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Define a transform on polynomials which is linear and acts on each monomial as $$\widehat{z^k} = \frac{(1+z)(2+z)\ldots(k+z)}{k!}.$$ Does anyone know whether this has a name (and therefore has been studied)?

(Also, not sure what to tag this with... please suggest/edit.)

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The right hand side is just $ \binom {k+z} k $ or its suitable generalization to noninteger $z$, for what it's worth. –  Jiahao Chen May 13 '12 at 1:46
I've seen $(z+1)\cdots(z+k)$ called "$z$ to the $k$ rising", although this also sometimes means $z\cdots (z+k-1)$, and denoted "$z^{\overline k}$". From this perspective, binomial coefficients like $\binom{z+k}{k}$ are divided rising powers. (More common are "falling" powers, so that $\binom{x}{k}$ is a divided falling power.) The reason to invent rising and falling powers is to have good basis for differences. Differentiation of polynomials is locally nilpotent, and so you can write it as a Jordan block with zeros on the diagonal. That picks out the usual (divided) monomial basis. Rising ... –  Theo Johnson-Freyd May 13 '12 at 2:31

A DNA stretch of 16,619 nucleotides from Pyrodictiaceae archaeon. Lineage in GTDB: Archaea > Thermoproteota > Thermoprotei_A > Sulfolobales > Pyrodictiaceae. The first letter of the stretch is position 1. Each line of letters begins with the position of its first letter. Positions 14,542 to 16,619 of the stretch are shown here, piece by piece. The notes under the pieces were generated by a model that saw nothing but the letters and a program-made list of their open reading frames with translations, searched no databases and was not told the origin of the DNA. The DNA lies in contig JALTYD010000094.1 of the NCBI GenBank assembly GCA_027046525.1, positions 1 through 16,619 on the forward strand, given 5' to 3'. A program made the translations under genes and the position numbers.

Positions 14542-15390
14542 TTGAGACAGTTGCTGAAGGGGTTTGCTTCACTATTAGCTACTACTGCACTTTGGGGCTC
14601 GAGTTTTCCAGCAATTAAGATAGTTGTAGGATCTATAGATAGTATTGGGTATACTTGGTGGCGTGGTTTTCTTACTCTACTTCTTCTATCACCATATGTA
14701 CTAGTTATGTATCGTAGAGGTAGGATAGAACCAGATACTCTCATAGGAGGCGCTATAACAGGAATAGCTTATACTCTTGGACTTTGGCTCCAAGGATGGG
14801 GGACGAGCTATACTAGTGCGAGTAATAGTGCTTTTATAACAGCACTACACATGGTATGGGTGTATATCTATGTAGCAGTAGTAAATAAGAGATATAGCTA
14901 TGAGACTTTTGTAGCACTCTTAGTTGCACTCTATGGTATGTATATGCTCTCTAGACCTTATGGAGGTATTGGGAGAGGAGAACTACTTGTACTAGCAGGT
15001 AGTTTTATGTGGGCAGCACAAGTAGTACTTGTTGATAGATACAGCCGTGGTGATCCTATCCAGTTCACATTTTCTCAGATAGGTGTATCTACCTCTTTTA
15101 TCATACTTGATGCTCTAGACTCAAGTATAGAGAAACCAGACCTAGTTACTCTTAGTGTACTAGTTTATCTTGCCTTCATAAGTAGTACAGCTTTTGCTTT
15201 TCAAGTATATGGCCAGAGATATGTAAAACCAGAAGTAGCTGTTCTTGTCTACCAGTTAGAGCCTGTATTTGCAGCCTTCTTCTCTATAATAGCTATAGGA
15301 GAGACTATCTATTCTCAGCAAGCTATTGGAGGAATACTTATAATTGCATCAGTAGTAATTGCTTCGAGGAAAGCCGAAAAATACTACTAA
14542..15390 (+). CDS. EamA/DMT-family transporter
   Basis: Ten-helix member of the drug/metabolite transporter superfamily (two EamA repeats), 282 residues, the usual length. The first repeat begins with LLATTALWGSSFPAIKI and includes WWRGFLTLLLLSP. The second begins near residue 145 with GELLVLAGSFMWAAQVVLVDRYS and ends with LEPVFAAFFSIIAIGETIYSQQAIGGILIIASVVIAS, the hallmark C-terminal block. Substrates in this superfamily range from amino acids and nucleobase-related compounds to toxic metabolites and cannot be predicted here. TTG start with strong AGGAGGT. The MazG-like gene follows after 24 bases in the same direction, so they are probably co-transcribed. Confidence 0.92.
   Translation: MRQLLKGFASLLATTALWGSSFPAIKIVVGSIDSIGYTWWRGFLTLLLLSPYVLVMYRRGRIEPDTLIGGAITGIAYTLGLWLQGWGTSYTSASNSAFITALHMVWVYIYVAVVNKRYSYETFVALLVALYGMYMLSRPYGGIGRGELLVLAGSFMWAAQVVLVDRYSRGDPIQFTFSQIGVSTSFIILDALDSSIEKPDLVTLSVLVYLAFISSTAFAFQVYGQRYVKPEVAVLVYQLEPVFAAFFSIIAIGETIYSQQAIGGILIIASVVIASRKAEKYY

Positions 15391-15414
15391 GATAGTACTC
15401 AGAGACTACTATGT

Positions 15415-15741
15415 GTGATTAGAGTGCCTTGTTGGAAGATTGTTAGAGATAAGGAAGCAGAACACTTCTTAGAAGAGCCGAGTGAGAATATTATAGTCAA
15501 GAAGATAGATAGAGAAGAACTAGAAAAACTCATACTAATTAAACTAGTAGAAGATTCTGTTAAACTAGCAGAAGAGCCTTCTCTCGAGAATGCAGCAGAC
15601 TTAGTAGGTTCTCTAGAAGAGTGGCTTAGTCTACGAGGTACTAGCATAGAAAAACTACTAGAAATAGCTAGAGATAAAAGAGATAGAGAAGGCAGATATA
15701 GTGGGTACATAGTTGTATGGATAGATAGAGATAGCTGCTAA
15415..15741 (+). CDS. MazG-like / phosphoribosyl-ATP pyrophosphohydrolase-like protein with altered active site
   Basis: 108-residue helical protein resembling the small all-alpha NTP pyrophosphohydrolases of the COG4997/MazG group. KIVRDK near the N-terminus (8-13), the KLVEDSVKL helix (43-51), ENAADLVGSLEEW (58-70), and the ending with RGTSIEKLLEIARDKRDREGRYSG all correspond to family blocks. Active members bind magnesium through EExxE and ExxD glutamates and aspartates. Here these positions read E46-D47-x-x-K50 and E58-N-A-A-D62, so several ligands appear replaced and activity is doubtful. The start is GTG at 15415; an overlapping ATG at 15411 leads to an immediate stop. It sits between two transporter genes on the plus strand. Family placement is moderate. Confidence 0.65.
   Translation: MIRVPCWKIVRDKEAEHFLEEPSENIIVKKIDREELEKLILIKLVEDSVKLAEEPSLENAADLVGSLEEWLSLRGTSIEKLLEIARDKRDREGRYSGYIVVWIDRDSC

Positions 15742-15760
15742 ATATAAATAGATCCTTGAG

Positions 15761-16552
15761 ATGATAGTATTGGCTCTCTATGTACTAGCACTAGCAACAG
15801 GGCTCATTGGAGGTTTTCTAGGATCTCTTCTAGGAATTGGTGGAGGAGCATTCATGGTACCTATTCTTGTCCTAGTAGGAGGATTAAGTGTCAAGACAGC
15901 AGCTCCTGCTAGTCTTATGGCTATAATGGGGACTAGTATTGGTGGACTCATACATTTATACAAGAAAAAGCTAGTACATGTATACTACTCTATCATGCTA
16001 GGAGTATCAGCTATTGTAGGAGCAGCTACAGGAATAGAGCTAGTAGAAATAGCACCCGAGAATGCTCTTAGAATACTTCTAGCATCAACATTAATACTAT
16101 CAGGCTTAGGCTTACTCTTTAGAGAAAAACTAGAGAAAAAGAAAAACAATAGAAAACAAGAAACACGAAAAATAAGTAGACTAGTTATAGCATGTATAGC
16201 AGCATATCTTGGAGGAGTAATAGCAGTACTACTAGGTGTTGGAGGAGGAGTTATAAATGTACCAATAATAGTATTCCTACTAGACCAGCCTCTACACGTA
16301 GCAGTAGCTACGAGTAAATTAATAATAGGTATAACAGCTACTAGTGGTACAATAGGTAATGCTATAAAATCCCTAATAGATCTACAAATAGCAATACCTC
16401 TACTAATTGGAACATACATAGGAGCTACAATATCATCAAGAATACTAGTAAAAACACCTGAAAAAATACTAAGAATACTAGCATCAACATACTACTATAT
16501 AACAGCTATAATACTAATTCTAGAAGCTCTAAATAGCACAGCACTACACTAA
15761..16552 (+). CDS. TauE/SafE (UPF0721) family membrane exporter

... (divided) powers have the same structure for $f(z) \mapsto f(z) - f(z-1)$. So the only thing that seems strange to me about your transformation is the division by $k!$. Or rather, to me divided powers are most natural, so I would have expected $z^k/k! \mapsto \binom{z+k}{k}$, and not $z^k \mapsto \binom{z+k}{k}$. The operator that is like differentiation whose basis consists of non-divided powers is the map $f(z) \mapsto \frac1z\bigl(f(z)-f(0)\bigr)$. This map is not translation invariant, but does turn up occasionally. –  Theo Johnson-Freyd May 13 '12 at 2:38
I don't know if this terminology is standard, but I would call it an inverse Beta transform because, although off by a factor of 1, your expression above can be rewritten as $$\frac{\Gamma(z+k+1)}{\Gamma(k+1)\Gamma(z+1)}$$ –  Suvrit May 13 '12 at 23:47

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